Detecting suspicious behaviours
In our high-tech world, it is easy to overlook the simpler and more obvious human solutions to the challenges we face and nowhere is this truer than in the security arena and the protection of crowded and public spaces.
Technology has a role to play of course, be it the provision and monitoring of CCTV, sniffer detection systems, access controls including body and bag scanners and so the list goes on. However, we should not overlook the contribution that staff who work in these spaces can make. Collectively providing a powerful mass observation tool that can be mobilised with just a little training. We refer to this as turning everyone into a human radar through use of the old fashioned but highly effective MK 1 eyeball coupled with our instinctive ability to know when something is not right or ‘sixth sense’.
So how can we best exploit this latent security asset? The answer is by enhancing our staff’s situational awareness skills, encouraging them to engage in active observation and giving them simple but effective guidance on what constitutes suspicious behaviour. We can enable them to quickly identify and disregard the normal but home in on the abnormal then quickly assess what they see and if appropriate engage or report the event to the appropriate authority.
It works too, it constantly amazes us how quickly non-security personnel can be taught to actively observe, assess and to develop an understanding of what does and does not constitute suspicious behaviour using a simple assessment framework. We have developed our own system based on what we teach to students on our Complex and Hostile Environment Training courses.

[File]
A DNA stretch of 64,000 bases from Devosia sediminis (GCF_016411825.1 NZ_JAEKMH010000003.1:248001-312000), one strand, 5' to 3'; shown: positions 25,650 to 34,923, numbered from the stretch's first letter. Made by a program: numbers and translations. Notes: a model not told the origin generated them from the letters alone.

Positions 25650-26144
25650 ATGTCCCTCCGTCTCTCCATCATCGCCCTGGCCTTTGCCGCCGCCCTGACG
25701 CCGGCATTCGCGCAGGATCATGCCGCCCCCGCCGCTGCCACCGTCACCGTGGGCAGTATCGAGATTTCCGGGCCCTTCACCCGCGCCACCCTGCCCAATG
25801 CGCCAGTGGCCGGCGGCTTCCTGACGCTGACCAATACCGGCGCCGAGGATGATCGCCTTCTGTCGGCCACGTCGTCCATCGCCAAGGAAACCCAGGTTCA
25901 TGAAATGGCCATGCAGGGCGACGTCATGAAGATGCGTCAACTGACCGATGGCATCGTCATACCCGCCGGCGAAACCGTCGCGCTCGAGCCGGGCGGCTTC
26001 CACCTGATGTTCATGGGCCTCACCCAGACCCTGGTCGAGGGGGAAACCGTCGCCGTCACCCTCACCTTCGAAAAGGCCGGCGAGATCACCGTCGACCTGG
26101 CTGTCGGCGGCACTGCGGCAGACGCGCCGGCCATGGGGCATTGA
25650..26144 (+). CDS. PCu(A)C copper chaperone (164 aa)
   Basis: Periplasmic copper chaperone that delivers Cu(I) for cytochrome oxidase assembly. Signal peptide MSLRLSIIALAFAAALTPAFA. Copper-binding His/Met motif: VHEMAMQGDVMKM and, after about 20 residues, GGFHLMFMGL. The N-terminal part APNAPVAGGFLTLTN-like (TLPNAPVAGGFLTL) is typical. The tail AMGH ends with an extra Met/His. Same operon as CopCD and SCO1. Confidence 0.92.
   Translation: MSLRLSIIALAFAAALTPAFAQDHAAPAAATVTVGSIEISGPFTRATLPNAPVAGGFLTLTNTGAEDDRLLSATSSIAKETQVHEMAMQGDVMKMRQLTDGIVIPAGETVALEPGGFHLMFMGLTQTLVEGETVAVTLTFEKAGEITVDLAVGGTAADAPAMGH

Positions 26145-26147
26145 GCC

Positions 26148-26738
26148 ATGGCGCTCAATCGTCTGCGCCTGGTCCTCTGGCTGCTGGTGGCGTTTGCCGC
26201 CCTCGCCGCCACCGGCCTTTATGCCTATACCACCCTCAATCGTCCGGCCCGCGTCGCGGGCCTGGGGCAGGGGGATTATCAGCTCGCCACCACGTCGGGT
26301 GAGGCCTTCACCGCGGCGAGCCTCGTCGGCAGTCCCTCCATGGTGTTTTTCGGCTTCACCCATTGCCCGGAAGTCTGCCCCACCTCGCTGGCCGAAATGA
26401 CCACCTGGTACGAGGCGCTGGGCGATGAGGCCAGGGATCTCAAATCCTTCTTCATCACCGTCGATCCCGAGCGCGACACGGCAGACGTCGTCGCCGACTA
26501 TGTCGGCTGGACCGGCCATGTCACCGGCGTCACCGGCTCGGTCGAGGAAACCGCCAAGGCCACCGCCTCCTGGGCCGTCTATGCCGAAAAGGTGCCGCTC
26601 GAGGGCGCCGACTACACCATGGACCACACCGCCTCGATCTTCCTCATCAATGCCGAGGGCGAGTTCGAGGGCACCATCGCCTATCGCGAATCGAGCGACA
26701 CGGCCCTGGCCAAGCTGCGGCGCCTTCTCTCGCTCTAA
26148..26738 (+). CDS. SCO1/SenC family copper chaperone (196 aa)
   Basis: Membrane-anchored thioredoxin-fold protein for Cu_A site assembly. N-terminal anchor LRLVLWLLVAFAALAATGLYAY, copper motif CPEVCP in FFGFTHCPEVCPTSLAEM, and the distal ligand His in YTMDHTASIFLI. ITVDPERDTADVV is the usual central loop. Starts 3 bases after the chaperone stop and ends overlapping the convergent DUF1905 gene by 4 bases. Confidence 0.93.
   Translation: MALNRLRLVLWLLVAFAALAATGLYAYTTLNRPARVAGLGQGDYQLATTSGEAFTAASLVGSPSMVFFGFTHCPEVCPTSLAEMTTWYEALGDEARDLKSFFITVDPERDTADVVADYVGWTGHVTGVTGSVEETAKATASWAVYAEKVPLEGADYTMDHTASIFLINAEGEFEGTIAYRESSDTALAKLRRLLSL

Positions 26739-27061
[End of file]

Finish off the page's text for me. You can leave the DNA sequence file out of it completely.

We call it Suspicious Persons Observation Training (SPOT) and it is designed to be used by security and non-security personnel alike. The system provides a methodology for identifying what’s normal, we call this the baseline, and it focusses on profiles and behaviours. In addition, we also look at other generic factors, proxemics, biometrics and kinesics. To put it simply, this is how individuals and groups interact with each other, physical signs of stress and body language.
This system can be taught in just a few hours and mobilises your workforce into your first line of defence. As a result, you will see detection rates increase for everything from petty criminals to those with more serious intent.
There are of course challenges not least ensuring that there are not too many false identifications and that all resulting interactions with the public are conducted diplomatically, thus, avoiding any negative impact on your customer base or the wider general public. This requires soft skills training for those who are required to interact with the public as part of the process.
It is also important to maintain your staff’s level of awareness over time, this is more challenging but can be achieved through frequent security awareness campaigns, regular staff meetings and briefings and the use of internal communications to illustrate activities that have been disrupted due to SPOT. In addition, exercises using role players to conduct suspicious activity then recognising those who successfully identify it, can be used to introduce an element of competition and reward.
For more information about behavioural detection techniques and training including the SPOT system contact us at firstname.lastname@example.org
David Curran MA FCIPD MSyl